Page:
Numerical Integration inc. a Sumation in equation
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I have a sumation in the equation i need to integrate,
symsum(sym('k'), k, 0, 10)
works fine, as does
X = 0:1:10; Y = X.^2; Z = trapz(X,Y)
however I need to somehow combine them, like
X = 0:1:10; Y = X.^2*symsum(sym('X'), X, 0, 10); Z = trapz(X,Y)
but this just gives the error
??? Undefined function or method 'normalizesym' for input arguments of type 'double'.
Error in ==> sym.symsum at 65
if builtin('numel',x) ~= 1, x = normalizesym(x); end
How can I put a equation that is summed over a range of values, into an equation that is then numerically integrated?
(p.s. For reasons out of my control I have a nasty density fn with a summation expression nested within it, which then gets put into another density function which has to be numerically integrated. The above is a just a simple example as Im struggling to get the basics right before tackeling the monster I have to integrate!
Walter Roberson 2011년 3월 2일
After the X = 0:1:10 statement, X has a definite numeric value. When you encounter symsum(sym('X'), X, 0, 10) then the X that is used for the second parameter is the numeric value. Numeric values cannot, however, be used as the names of the variable to sum over. You would need to, e.g., symsum(sym('X'),sym('X'),0,10)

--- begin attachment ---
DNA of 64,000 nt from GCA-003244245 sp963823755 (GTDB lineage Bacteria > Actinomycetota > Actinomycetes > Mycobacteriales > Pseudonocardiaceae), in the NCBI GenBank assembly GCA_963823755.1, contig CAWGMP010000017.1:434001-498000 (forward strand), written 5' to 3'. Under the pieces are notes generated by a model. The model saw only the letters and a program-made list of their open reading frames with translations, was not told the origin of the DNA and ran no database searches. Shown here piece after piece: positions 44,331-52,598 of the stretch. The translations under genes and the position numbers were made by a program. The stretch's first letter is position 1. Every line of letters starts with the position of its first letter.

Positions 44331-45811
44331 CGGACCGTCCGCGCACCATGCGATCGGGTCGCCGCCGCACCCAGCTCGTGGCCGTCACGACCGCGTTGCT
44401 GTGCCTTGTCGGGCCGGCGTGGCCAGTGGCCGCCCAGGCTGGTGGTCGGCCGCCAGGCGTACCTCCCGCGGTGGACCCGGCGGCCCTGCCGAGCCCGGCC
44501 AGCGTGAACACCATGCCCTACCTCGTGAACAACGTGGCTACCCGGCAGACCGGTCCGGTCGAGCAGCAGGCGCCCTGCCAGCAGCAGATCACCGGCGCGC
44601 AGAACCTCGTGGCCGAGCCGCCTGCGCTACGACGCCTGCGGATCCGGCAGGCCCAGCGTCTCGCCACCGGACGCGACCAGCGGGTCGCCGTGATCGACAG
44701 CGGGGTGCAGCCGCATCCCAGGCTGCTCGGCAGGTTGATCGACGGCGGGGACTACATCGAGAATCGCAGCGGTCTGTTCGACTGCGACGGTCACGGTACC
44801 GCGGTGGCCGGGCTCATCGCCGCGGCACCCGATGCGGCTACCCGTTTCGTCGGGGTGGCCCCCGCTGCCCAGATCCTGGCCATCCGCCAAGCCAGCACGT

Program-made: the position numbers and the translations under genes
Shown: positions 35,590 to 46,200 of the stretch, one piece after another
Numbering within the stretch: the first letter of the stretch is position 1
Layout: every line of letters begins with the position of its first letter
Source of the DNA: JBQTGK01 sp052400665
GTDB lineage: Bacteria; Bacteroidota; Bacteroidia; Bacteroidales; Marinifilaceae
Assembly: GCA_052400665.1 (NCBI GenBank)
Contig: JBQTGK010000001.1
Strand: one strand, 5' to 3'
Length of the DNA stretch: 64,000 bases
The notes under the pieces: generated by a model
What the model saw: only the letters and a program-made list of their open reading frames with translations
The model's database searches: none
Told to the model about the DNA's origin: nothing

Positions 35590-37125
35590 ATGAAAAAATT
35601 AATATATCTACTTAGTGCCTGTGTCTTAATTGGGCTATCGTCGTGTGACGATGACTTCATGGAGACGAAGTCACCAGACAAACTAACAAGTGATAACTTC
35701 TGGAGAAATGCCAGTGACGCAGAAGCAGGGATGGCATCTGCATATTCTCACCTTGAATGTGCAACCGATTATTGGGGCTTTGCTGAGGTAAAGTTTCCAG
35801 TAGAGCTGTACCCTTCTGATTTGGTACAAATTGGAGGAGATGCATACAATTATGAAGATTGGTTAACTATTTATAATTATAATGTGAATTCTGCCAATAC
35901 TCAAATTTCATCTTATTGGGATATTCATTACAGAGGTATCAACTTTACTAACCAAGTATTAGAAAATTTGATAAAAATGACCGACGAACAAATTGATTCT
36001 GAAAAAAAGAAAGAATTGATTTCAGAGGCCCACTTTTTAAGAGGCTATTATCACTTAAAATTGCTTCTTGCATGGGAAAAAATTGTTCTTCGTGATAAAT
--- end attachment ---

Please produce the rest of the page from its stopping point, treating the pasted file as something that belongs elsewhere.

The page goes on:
However, symsum(sym('X'),sym('X'),0,10), with its constant bounds, would be a constant, and thus would not need to be calculated within the definition of Y.
Perhaps you are looking for something closer to
Y(J) = X(J).^2 * symsum(sym('k'), k, 0, X(J))
except vectorized. In this particular case you can drop in the identity that the sum of I from 0 to N is N*(N-1)/2, allowing you to vectorize as
Y = X.^2 .* X .* (X-1) ./2
More generally, if you have symsym(f(K),K=A..B) with f(K) giving a definite numeric value for each numeric K, and with B varying, then you can calculate the symsum once with symbolic upper bound, and thereafter subs() the actual upper bound. Or, if the numeric results would be adequately represented as floating point values, apply matlabFunction to the symsum result; you can see from the examples on that page that the result will be vectorized:
mf1 = matlabFuntion( symsum(sym('k'), sym('k'), 0, sym('N')) );
Y = X.^2 .* mf1(X);